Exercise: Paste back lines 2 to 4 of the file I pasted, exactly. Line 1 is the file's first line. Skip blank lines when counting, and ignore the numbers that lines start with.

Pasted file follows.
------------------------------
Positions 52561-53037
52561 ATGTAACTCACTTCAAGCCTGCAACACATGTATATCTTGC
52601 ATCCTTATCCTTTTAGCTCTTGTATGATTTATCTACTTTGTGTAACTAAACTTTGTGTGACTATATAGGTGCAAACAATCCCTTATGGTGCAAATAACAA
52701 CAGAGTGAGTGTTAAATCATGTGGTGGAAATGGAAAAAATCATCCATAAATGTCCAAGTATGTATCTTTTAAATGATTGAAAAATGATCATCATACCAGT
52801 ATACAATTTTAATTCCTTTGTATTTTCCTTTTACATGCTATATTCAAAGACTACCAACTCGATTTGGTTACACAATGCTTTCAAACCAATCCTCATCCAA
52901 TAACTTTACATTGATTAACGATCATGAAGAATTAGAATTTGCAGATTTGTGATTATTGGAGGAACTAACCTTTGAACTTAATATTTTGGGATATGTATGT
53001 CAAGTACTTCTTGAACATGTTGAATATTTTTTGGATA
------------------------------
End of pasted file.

52561 ATGTAACTCACTTCAAGCCTGCAACACATGTATATCTTGC
52601 ATCCTTATCCTTTTAGCTCTTGTATGATTTATCTACTTTGTGTAACTAAACTTTGTGTGACTATATAGGTGCAAACAATCCCTTATGGTGCAAATAACAA
52701 CAGAGTGAGTGTTAAATCATGTGGTGGAAATGGAAAAAATCATCCATAAATGTCCAAGTATGTATCTTTTAAATGATTGAAAAATGATCATCATACCAGT